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The Cape Malay community is an ethnic group or community in South Africa. It takes its name from the present-day Western Cape of South Africa and the people originally from the Maritime Southeast Asia, mostly Javanese from Indonesiamarker. These immigrants started this community in South Africa. The community's earliest members were enslaved Javanese transported by the Dutch East India Company. They were followed by political dissidents and Muslim religious leaders who opposed the Dutch presence in what is now Indonesia and were sent into exile. Starting in 1654, these resistors were imprisoned or exiled in South Africa by the Dutch East India Company, which founded and used what is now Cape Townmarker as a resupply station for ships traveling between Europe and Asia. They were the group that first introduced Islam to South Africa.

Terminology

The Cape Malay identity can be considered the product of a set of histories and communities as much as it is a definition of an ethnic group. Since many Cape Malay people have found their Muslim identity to be more salient than their "Malay" ancestry, people in one situation have been described as "Cape Malay", and in another as "Cape Muslim" by people both inside and outside of the community.

From the early 1970s to the present, some members of this community – particularly those with a political allegiance to broader liberation movements in South Africa – have identified as "black" in the terms of the Black Consciousness Movement. The "Cape Malay" identity was also a subcategory of the "Coloured" category, in the terms of the apartheid-era government's classifications of ethnicity. Like many South Africans, people described in some situations as "Cape Malay" are often the descendants of people from many continents and religions.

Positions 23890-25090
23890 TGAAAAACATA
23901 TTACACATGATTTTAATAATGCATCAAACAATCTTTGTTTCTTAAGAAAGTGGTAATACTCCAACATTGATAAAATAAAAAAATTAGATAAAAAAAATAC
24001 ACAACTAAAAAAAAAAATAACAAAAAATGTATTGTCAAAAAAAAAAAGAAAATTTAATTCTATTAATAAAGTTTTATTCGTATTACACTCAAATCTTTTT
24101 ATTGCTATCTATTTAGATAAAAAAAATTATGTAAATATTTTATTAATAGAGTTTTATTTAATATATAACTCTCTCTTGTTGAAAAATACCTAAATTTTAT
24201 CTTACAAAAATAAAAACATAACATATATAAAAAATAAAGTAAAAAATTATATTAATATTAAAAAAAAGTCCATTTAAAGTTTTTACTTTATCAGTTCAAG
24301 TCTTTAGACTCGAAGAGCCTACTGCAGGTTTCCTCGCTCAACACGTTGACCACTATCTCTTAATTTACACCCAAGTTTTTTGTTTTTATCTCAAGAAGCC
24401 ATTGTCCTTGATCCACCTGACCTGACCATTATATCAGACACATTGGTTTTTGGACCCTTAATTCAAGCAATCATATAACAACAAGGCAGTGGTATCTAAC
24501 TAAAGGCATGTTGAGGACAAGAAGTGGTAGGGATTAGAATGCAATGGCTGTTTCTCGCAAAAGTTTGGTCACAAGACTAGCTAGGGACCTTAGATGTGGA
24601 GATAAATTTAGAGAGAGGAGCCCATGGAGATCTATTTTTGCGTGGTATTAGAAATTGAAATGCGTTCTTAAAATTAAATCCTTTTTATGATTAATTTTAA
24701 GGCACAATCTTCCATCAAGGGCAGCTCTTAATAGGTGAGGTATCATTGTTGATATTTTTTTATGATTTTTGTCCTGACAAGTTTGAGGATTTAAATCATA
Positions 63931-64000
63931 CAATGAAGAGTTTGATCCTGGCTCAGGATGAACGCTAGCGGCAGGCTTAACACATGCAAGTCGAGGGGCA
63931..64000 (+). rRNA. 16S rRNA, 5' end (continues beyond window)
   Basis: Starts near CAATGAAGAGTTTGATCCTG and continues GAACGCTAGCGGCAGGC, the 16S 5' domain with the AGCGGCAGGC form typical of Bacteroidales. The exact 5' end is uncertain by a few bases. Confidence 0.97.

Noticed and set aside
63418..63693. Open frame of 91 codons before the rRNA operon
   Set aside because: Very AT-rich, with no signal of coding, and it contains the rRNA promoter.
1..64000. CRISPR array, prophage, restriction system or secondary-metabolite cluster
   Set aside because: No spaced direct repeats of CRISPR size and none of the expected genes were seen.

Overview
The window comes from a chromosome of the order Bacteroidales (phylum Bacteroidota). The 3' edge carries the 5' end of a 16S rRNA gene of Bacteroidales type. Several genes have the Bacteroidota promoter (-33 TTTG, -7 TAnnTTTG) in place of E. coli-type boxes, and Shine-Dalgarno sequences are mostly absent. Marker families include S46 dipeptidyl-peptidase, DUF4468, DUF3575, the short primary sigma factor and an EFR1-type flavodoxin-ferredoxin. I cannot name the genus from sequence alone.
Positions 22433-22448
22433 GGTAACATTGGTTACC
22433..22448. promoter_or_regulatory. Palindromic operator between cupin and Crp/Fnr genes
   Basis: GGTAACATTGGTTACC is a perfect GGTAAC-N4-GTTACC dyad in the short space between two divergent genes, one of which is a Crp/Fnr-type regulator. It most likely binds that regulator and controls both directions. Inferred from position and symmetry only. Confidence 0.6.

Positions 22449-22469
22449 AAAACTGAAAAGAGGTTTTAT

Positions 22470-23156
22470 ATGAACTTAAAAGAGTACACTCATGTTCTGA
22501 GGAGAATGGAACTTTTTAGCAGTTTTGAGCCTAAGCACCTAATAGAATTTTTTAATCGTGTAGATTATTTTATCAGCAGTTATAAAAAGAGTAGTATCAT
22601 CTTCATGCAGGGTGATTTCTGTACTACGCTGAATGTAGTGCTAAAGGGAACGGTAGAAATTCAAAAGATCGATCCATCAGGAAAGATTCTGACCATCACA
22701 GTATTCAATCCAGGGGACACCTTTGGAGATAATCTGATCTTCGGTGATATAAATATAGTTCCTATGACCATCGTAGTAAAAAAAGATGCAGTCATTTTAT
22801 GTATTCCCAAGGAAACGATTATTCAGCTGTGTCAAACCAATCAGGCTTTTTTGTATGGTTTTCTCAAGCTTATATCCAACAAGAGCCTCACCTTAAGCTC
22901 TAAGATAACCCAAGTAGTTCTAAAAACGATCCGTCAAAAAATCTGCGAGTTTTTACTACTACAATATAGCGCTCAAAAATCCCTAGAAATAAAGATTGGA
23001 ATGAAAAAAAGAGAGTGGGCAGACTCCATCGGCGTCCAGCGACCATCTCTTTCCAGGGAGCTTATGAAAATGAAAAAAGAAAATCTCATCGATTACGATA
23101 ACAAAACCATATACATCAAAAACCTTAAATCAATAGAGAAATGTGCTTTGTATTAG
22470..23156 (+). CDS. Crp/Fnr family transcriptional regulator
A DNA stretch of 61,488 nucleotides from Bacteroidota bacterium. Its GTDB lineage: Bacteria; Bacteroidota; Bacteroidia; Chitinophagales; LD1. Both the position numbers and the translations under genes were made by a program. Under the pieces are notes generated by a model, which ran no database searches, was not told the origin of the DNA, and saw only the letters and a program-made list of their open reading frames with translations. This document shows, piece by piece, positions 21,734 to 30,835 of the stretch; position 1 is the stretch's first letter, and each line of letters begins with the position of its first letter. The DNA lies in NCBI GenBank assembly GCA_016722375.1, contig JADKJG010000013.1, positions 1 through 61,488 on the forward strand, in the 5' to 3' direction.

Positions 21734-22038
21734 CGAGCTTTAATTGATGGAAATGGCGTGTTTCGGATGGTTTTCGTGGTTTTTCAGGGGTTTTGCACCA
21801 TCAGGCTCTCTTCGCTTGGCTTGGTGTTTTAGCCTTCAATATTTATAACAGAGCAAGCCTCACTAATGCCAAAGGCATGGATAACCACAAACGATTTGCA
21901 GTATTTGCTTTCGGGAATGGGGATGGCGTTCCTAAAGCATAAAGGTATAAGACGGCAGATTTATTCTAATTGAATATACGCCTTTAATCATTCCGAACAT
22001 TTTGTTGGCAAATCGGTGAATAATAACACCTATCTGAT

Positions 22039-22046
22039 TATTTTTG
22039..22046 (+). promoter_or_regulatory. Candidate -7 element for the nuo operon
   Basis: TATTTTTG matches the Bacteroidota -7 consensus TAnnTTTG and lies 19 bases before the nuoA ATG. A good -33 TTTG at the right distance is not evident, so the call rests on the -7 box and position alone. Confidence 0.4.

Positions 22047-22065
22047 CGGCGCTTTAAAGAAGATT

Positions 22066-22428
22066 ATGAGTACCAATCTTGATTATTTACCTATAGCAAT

Culture

Malay Choir in District Six
Malay Choir Competition
The founders of this community were the first to bring Islam to South Africa. The community's culture and traditions have also left an impact that is felt to this day. Adaptations of traditional foods such as bredie, bobotie, sosaties and koeksisters are staples in many South African homes. The Muslim community in Cape Town remains large and vibrant. It has expanded greatly beyond those exiles who started the first mosques in South Africa.

People in the Cape Malay community generally speak mostly Afrikaans but also English, or local dialects of the two. They no longer speak the Malay languages and other languages which their ancestors used, although various Malay words and phrases are still employed in daily usage.

This cultural group developed a characteristic 'Cape Malay' music. An interesting secular folk song type, of Dutch origin, is termed the nederlandslied. The language and musical style of this genre reflects the history of South African slavery; it is often described and perceived as 'sad' and 'emotional' in content and context. The nederlandslied shows the influence of the Arabesque (ornamented) style of singing. This style is unique in South Africa, Africa and probably in the world.

Cape Malay music has been of great interest to academics, historians, musicologists, writers and even politicians. The well-known annual Cape Town Minstrel or Carnival street festival is a deep-rooted Cape Malay cultural event; it incorporates the Cape Malay comic song or moppie (often also referred to as ghoema songs). The barrel-shaped drum, called the 'ghoema', is also closely associated with Cape Malay music.

Population and location

It is estimated that there are about 166,000 people in Cape Town who could be described as Cape Malay, and about 10,000 in Johannesburgmarker. The picturesque Malay Quarter of Cape Town is found on Signal Hillmarker, and is called the Bo-Kaapmarker.

Many Cape Malay people also lived in District Sixmarker before it was demolished; after its demolition, they moved to so-called Coloured townships on the Cape Flats. The Claremont Road Mosque, frequented by many Cape Muslims, was an important center of anti-apartheid activity. Islamic scholar Farid Esack is from this community.

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